It would not be much of a stretch to suggest that Matt Garza is the pitcher with whom the Red Sox have the most dificulty right now. The Rays right-hander entered his start in Boston with a 6-3 record and 3.36 ERA against Boston, and since the start of the 2009 season, he owned a 3-2 record and 3.07 record against his AL East foe, the latter mark being the best by any pitcher in the majors with at least 30 innings against Boston.
“We’ve seen him at the top of his game,” Sox manager Terry Francona said before Wednesday’s game.
The Sox caught another glimpse of Garza’s best stuff on Wednesday, as Boston lost to Tampa Bay by a 9-4 count. Garza overpowered the Sox through seven innings, allowing just one run before he tired in the eighth (following a lengthy half-inning by his teammates at the expense of Sox relievers). Garza finished the night having allowed three runs on six hits in seven innings, striking out five in the process.
That performance proved more than enough, in no small part due to another night on which the Sox bullpen looked like a major vulnerability.
WHAT WENT WRONG FOR THE RED SOX
–The Red Sox remained in the game into the eighth inning, trailing just 3-1 despite Garza’s excellence. But any hopes of a comeback quickly vanished on the watch of a bullpen that allowed six runs on Wednesday after permitting four scores the night before.
Manny Delcarmen continued a stretch in which he has been brutally ineffective. All five Rays who faced him reached base: three on singles, one on a walk, one on a double. All five crossed the plate. Over his last three outings, 11 of the 14 batters he’s faced have reached base, with nine crossing the plate. Over those three appearances (in one week), he has seen his ERA soar from 2.23 to 4.59. Ramon Ramirez allowed the runners he inherited from Delcarmen to score when he gave up a homer to Jason Bartlett, leading to a night in which the Boston bullpen permitted six runs.
The Boston bullpen now has one of the worst ERAs in the game (4.80), and has permitted 35 homers (most in the AL). While GM Theo Epstein said on Tuesday that the Sox would prefer to achieve a bullpen improvement through better performances by their current group of relievers, that possibility seems increasingly unlikely.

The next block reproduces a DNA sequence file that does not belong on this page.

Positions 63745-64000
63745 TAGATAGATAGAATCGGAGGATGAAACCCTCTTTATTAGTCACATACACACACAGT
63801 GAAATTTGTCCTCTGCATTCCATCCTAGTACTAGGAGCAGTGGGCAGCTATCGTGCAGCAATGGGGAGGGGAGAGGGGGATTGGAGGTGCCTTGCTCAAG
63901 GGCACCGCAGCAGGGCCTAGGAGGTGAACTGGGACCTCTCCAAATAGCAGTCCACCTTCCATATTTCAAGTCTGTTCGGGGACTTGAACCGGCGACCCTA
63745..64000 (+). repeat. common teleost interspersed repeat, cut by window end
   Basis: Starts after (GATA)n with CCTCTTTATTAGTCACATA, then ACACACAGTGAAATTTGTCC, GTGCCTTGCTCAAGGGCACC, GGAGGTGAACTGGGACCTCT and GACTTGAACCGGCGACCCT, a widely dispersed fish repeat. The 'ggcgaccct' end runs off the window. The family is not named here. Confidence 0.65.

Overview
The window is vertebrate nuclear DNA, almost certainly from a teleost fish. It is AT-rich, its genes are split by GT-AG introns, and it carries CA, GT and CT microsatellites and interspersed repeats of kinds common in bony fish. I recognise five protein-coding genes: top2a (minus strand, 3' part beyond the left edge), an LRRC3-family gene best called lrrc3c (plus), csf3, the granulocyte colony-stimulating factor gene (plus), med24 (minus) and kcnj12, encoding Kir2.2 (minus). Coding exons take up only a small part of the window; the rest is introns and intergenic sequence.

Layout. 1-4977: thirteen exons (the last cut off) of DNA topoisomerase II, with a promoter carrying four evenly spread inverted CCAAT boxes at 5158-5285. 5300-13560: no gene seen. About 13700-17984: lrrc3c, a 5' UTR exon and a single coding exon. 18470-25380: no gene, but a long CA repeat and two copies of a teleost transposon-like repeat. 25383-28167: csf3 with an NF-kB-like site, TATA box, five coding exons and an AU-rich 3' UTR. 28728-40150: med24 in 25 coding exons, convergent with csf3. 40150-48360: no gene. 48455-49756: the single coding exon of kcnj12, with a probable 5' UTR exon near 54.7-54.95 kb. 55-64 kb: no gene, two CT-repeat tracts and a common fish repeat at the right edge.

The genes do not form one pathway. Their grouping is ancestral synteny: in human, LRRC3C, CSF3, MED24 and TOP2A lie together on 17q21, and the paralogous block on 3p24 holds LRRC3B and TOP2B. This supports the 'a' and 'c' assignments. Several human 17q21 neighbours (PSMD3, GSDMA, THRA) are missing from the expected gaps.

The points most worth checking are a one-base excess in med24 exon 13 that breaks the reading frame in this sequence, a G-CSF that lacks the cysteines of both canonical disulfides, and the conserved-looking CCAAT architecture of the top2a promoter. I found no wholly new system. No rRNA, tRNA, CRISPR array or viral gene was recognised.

—Kevin Youkilis has been so good for the last three years that he is, at times, subject to unfair standards. That is certainly the case in suggesting that the Sox first baseman is currently ensnared in a slump that spans all of seven games. That said, he had his worst night of a recent tough spell on Wednesday, going 0-for-4 and punching out twice against Garza. He has now gone down on strikes in 10 of his 26 at-bats during his last seven games, a span in which he is hitting .154/.231/.346/.577. He has struck out multiple times in six of his last 10 games.
Youkilis also committed one play that was charged as an error, throwing a ball away on a relay to the plate (a throw he should not have even attempted), and later kicked a hard-hit ball to his right that was scored a single — a difficult play, but one that he often makes.
—Mike Cameron failed to make a difficult play that could have changed the complexion of the game. With runners on the corners and one out in the top of the fourth inning of a scoreless game, he mistimed his leap on a drive to deep center field by Rays catcher Kelly Shoppach. And so, instead of hauling in the ball at the wall in center field, it sailed just over Cameron’s glove for a two-run double. The play had a high degree of difficulty, but it could have been made. While one of the runs would have scored (as a sac fly), the other might not have crossed the plate in the inning. Indeed, the play became of even greater consequence when the Rays added on another run with a two-out single by Ben Zobrist that scored Shoppach.
—J.D. Drew was a late scratch from the lineup with a stiff neck.
WHAT WENT RIGHT FOR THE RED SOX
—David Ortiz served as the Red Sox offense, clubbing a pair of doubles and driving in three runs. Though it was not on a level with his exceptional performance in May, the Sox DH finished June with a .238 average, .928 OPS, six homers and 22 RBI. It was particularly noteworthy that opposing teams are once again pitching around Ortiz, who led the majors with 21 walks in the month of June.
–It wasn’t pretty, but Daisuke Matsuzaka gave the Red Sox a quality start. He allowed three runs in six innings — all in the fourth inning — while allowing just four hits and four walks. He punched out seven.
Matsuzaka managed to avoid harm despite loading the bases on three walks in the first inning. But he could not elude harm after starting the fourth with a walk and a single that put runners on the corners in front of Kelly Shoppach‘s two-run double and a two-out run-scoring single by Ben Zobrist. Even so, had a defensive play been made on Shoppach’s double, Matsuzaka might have finished the night having allowed just one run.
—Eric Patterson made some positive contributions in his first game with the Red Sox, collecting a single, getting hit by a pitch, scoring a run and working a 10-pitch flyout against Rays starter Garza. However, he also became the first Red Sox since Sean Casey (March 26, 2008) to ground into a double play in his first plate appearance with the Sox. (It is worth noting, however, that Patterson was likely safe at first base.) For the day, he was 1-for-3.